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Summary

  1. Wall Street closes sharply lower as oil price dips briefly below $30
  2. 'No compensation' for UK Volkswagen drivers
  3. General Motors raises profit forecast for 2016

Live Reporting

By Richard Anderson

All times stated are UK

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  1. Goodbye for now

    That's all for today folks. We'll be back bright and early in the morning at 06:00.

  2. Wall Street closes sharply lower

    US traders

    After a bright start, Wall Street has spent the day in reverse, ending the session down sharply after the oil price dipped below $30 a barrel, albeit very briefly.

    The main Dow Jones index closed down 365 points, or 2.2%, at 16,151.41. Only one stock - energy giant Exxon Mobil - gained ground, rising 0.6%.

    The wider S&P 500 was down 2.5%, while the tech-heavy Nasdaq was 3.4% lower.

    Brent oil is currently trading at $30.22 a barrel, with US light crude at $30.62.

  3. Fed Reserve sees modest growth

    The US Federal Reserve's Beige Book - the bank's regular survey of the state of the American economy - has painted a generally positive picture of moderate growth.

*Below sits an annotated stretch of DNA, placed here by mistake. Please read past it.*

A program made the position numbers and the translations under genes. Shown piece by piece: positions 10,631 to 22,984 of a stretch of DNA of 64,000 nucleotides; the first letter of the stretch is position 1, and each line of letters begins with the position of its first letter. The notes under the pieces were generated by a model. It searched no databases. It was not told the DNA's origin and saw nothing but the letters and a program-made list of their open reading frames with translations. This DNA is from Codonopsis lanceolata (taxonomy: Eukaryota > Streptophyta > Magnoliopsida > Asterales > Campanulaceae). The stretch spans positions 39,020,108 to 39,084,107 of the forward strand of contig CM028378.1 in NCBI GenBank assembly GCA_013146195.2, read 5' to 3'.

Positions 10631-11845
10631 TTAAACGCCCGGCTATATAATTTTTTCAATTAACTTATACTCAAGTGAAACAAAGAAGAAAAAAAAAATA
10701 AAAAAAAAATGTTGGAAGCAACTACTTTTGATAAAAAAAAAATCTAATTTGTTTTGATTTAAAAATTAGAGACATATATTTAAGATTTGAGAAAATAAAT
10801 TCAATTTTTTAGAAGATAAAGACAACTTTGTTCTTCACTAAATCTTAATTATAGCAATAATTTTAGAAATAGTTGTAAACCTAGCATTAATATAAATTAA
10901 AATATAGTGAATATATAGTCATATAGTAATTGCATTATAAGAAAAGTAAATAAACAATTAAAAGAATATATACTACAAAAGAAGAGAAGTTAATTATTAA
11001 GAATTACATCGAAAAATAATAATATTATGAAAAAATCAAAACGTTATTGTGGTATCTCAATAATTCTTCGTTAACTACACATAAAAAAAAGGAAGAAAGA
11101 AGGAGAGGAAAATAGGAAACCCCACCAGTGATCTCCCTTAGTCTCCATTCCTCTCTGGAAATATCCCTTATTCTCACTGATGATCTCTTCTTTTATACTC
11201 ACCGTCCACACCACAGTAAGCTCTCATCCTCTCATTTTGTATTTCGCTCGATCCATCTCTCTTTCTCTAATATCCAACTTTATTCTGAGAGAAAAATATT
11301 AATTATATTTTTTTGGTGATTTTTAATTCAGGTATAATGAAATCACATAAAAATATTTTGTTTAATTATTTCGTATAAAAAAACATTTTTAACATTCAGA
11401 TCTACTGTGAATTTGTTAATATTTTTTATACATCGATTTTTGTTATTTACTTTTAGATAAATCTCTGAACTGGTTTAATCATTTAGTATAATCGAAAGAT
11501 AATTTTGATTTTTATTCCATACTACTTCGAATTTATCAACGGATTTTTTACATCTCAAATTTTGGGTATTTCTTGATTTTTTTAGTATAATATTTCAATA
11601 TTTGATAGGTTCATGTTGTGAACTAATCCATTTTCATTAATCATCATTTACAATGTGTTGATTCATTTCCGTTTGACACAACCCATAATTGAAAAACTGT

Improvements in the labor market and slightly stronger consumer spending were, however, partially offset by the strong dollar, it said.

    Meanwhile energy companies continued to suffer from low oil prices.

  4. 'Sweetners' to tempt GE

    Being the "centre of ecosystem" is one thing, but reports suggest other factors may also have contributed to GE's decision to move.

    Reuters reports that the state of Massachusetts offered the company $120m in grants and other financial incentives to persuade it to move to Boston, with the city kicking in another $25m in tax relief.

  5. GE confirms HQ move

    General Electric has confirmed that it will move its headquarters to Boston. Chief executive Jeffrey Immelt said: